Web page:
Airbus and In-flight VR have already conducted in-flight tests of the system with more than 50 airlines, so this service might be available soon.

An Augmented Reality concierge in every seat

Students and faculty at the University of Cincinnati have collaborated with the Live Well Collaborative to develop an augmented reality Virtual Assistant that relies on special AR glasses and follows hand-movement commands.

The “Boeing Onboard” concierge service glasses could be given out to passengers by the airline. This new AR service would extend the scope of in-flight entertainment by making it more interactive and useful. “Boeing Onboard” could give passengers travel information, let them browse the web and enjoy programs, even offer augmented reality safety demonstrations. So you could one day figure out how to buckle your seat belt without a flight attendant, but you might miss the funny safety videos.

3) Elbow-placement could be less awkward.

We’ve seen a number of proposals to resolve who gets to use the armrest over the years, and these two latest appeal.

The ACLA Aerofoam Armrest solves personal space intrusion by offering a cupped-armrest for the middle seat that leaves room for two.

Amtree, created by designer Nigel McMillan, New Zealand, offers an “Z-Shaped” armrest which gives each passenger a joint-curve all their own.

4) There are many ways to solve the bathroom problem.

Introducing new lavatory islands.

Current aircraft lavatories are designed to fit the toilet and sink in a single cabinet but Tokyo-based Jamco takes its inspiration from more efficient public bathrooms on the ground and proposes “Lav-Com” lavatory islands installed at the back of wide-body aircraft. They would house multiple closed toilet areas in a row. Passengers would find separate mirror stations for grooming and a large central sink outside.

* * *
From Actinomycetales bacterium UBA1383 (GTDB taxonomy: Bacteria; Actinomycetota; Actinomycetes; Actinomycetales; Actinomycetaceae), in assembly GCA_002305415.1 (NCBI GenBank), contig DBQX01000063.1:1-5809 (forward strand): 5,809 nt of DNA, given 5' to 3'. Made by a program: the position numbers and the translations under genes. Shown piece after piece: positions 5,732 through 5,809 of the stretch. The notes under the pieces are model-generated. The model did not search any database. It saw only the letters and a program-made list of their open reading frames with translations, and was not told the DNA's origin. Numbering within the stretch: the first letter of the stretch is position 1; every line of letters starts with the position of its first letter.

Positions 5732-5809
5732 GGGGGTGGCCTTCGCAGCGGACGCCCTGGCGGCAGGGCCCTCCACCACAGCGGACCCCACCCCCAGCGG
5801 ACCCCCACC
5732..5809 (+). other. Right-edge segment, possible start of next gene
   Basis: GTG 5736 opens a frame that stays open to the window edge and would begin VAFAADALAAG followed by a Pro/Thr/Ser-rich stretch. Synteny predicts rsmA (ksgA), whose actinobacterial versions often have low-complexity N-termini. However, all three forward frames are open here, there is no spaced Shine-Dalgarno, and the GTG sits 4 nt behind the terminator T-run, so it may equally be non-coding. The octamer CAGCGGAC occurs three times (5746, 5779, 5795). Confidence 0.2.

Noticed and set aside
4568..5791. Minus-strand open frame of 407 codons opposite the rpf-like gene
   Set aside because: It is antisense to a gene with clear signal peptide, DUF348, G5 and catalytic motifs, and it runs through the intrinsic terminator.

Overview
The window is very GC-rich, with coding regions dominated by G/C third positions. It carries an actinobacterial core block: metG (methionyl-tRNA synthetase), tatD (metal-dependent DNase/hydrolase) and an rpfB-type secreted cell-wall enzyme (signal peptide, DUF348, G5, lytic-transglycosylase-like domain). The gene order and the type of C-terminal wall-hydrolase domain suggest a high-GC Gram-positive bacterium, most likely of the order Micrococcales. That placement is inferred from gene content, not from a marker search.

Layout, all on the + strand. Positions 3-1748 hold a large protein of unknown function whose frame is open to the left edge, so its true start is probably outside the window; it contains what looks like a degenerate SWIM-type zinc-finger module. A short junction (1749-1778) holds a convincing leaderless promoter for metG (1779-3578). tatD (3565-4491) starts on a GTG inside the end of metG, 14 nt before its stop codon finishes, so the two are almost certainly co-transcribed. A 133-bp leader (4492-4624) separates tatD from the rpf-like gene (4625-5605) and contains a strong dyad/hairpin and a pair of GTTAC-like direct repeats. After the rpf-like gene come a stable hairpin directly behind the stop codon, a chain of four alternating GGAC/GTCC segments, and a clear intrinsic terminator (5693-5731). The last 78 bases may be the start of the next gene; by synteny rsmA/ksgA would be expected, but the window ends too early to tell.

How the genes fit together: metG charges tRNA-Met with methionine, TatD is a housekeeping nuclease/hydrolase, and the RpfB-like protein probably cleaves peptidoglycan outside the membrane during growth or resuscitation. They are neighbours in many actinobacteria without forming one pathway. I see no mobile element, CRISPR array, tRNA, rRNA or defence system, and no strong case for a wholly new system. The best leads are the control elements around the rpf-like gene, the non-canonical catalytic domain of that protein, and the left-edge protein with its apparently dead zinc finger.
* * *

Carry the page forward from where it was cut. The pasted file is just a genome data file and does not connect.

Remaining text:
The aircraft furnishings manufacturer argues that designing lavatories this way would lessen wait-times for passengers needing to use the toilet and would also concentrate the queue away from cabin service areas, which means no conflict between flight attendants delivering meals and people waiting in the aisle to use the bathroom.

Jamco has also designed these to be beautiful, with variable decorative finishes.

Or..airlines could install urinals.

Zodiac Aerospace has an alternate solution to reducing wait times for aircraft lavatories: the new “Durinal” kit.

“Lavatories are continually improving, but still present two major irritations for passengers: the ever-present wet floor in the male ‘splash zone’ and the inevitable queue for the toilet after meals and before arrival. Durinal’s innovative configuration, replacing one regular 60”x30” lavatory with two Urinals in the heart of high-density Economy Class, tackles both problems head on,” Zodiac Aerospace explains. “Lavatory cycle time can be dramatically improved whilst reducing the male usage of the remaining conventional toilets, thus leaving them more hygienic for the ladies.”

Or..airlines could offer always-dry floors.